In a series of studies in San Francisco involving 1,326 high school students, DiClemente et al. (1986, 1987a, 1987b) found that 12 of 30 questions were answered correctly by 75% or more of the participants. In addition, students with lower levels of AIDS knowledge saw themselves as being at higher risk of becoming infected with the AIDS virus. DiClemente et al. also found significant gender differences in overall knowledge level, with boys scoring higher than girls. However, they attributed the statistical significance more to the large sample size than to substantive gender differences.

Comparing the AIDS knowledge level of 657 high school students from two different towns in Connecticut, one predominantly white and the other predominantly black, Helgerson, Petersen, and the AIDS Education Study Group (1988) found that only 6 of 20 questions were answered correctly by 75% or more of the participants. While many of the students knew about some methods of HIV transmission, most were either misinformed or did not know how it occurs. Gender differences were found on a few questions, but there were no significant trends for either gender or race. The researchers concluded that the students' knowledge about AIDS was inadequate, that they wanted to learn more about AIDS, and that schools should provide AIDS education.

A study of 38,000 Canadian youth in the seventh, ninth, and eleventh grades, as well as college freshmen, found that while a majority of the students could accurately define AIDS and knew how the HIV virus was transmitted, they were not well informed about how to prevent infection (King et al., 1989). In addition, the higher the grade level, the more knowledgeable the students. Little peer pressure to engage in sexual intercourse and high acceptance of premarital sexual intercourse were found. About half of the 16-year-olds and 75% of the older adolescents had experienced sexual intercourse. Of those who reported engaging in sexual intercourse often, less than 25% reported protecting themselves or their partners by using condoms.

Since 1985, adolescents nationally have indicated an increase in knowledge of the main modes of HIV transmission (Adams & Hardy, 1991). However, information gaps persist. For example, DiClemente et al. (1986, 1987b) found that while 92% knew that sexual intercourse is the primary route of HIV transmission, only 60% knew that using condoms could reduce the risk of infection, and only 25% were aware that no new vaccine was available for treating AIDS.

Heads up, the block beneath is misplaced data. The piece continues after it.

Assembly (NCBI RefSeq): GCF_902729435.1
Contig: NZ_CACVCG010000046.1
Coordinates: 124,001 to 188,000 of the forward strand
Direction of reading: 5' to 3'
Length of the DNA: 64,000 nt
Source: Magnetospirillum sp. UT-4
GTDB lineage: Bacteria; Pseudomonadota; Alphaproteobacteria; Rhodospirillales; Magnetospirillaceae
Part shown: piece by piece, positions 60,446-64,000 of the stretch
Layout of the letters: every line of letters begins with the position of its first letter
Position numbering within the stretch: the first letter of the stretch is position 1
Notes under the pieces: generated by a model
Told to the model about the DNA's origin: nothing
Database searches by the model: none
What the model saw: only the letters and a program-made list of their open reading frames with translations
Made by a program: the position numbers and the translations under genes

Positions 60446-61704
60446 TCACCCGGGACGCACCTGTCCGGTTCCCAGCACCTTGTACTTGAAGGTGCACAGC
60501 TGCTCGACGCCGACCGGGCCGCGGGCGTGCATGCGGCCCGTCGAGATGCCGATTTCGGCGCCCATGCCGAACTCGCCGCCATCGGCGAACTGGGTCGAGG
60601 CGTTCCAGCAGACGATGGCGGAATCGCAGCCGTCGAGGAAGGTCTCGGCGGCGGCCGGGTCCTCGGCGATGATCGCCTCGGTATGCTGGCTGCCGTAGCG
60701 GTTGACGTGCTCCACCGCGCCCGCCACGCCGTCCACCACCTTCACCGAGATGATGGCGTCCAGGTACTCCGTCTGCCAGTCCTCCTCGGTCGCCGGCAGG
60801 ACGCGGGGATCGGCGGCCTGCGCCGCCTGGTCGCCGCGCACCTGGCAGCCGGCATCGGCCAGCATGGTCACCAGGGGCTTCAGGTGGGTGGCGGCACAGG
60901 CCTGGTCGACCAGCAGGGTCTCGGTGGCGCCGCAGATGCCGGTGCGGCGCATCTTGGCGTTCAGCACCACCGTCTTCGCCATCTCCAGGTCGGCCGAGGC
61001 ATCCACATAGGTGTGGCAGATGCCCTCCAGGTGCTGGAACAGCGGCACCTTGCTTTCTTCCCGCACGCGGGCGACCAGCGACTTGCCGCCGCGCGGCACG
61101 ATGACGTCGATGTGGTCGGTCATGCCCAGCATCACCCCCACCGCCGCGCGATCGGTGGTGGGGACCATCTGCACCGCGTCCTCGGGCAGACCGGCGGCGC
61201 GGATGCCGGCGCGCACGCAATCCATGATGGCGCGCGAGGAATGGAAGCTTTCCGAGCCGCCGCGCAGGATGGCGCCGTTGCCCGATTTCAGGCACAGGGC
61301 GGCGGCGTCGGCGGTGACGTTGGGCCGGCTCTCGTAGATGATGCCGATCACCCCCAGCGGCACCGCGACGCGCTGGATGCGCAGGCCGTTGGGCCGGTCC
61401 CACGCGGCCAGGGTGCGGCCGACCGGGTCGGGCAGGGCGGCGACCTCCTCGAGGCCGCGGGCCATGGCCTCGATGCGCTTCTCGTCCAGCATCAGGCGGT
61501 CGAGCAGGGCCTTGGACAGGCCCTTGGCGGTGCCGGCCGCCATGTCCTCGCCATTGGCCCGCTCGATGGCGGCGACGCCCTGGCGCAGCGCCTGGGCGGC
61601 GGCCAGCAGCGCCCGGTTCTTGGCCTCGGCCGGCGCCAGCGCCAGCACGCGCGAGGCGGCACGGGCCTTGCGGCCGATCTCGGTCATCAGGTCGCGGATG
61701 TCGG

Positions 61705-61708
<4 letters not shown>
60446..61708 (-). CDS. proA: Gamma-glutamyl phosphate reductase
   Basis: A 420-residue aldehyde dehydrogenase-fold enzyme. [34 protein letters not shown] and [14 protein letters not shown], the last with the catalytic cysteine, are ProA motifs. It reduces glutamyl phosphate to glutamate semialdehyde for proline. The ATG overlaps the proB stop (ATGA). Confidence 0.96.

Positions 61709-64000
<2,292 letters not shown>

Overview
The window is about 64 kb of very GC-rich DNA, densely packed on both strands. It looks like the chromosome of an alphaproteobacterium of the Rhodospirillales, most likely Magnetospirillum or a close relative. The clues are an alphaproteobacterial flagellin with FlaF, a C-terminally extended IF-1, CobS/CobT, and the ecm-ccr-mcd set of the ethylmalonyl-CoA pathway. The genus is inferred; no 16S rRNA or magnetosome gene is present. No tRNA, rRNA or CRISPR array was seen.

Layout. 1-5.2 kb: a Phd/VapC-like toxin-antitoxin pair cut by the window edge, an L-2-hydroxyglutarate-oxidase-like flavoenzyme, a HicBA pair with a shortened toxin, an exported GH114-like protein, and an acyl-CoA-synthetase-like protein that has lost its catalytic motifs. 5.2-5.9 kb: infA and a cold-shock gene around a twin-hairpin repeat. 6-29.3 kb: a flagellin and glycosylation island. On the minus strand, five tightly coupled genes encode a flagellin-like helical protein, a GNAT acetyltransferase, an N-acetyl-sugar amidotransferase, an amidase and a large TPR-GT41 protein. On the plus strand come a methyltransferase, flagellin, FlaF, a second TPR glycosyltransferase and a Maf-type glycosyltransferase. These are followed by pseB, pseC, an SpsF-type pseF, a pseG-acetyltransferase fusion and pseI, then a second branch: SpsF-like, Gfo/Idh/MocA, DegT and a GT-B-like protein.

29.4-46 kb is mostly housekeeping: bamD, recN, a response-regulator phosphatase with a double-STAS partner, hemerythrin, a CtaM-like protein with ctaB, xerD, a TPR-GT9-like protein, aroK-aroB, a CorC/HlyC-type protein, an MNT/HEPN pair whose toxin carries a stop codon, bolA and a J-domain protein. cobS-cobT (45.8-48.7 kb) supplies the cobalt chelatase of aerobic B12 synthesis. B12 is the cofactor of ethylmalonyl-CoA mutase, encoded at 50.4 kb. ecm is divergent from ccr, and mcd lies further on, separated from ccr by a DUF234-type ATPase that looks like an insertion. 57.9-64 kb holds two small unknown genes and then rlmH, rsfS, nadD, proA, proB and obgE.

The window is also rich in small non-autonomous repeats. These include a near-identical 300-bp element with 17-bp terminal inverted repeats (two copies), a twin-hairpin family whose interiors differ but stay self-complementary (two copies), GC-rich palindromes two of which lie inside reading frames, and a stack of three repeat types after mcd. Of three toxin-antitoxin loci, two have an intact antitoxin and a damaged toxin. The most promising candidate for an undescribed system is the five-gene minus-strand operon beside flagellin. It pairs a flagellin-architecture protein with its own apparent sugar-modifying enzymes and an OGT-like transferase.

The purpose of the present study was to assess ninth- and tenth-grade students' AIDS knowledge and attitude before and after the introduction of a district-mandated AIDS education program. A secondary purpose was to assess the relationship between knowledge gained from the program and attitude toward AIDS victims. The study included a control group composed of ninth- and tenth-grade students who were not exposed to the program.



The experimental group consisted of 90 ninth- and tenth-grade students (31 girls, 59 boys)--the total enrollment of four science classes. Two ninth- and tenth-grade science classes were randomly selected from each of two large urban high schools in Tennessee. The schools draw from predominantly white, middle-class to upper-middle-class communities. The science classes were targeted because they were designated by the district to receive the AIDS program.

The control group consisted of 41 ninth- and tenth-grade students (28 girls, 13 boys) from two randomly selected science classes. Students in the control group were not given the AIDS instruction until after the study was completed.


A questionnaire developed by the school district was used to assess AIDS knowledge and attitude. The questionnaire contained 30 randomly ordered true-false questions--22 knowledge questions and 8 attitude questions. Hence, the range of scores on AIDS knowledge was 0-22, and 0-8 on attitude. The test-retest reliability of the instrument (r = .62) was moderate to good, and compared well with previous studies (see Brown et al., 1990). The posttest, also developed by the district, consisted of the same questions, reworded, and placed in a different order. Previous exposure to AIDS education was also assessed.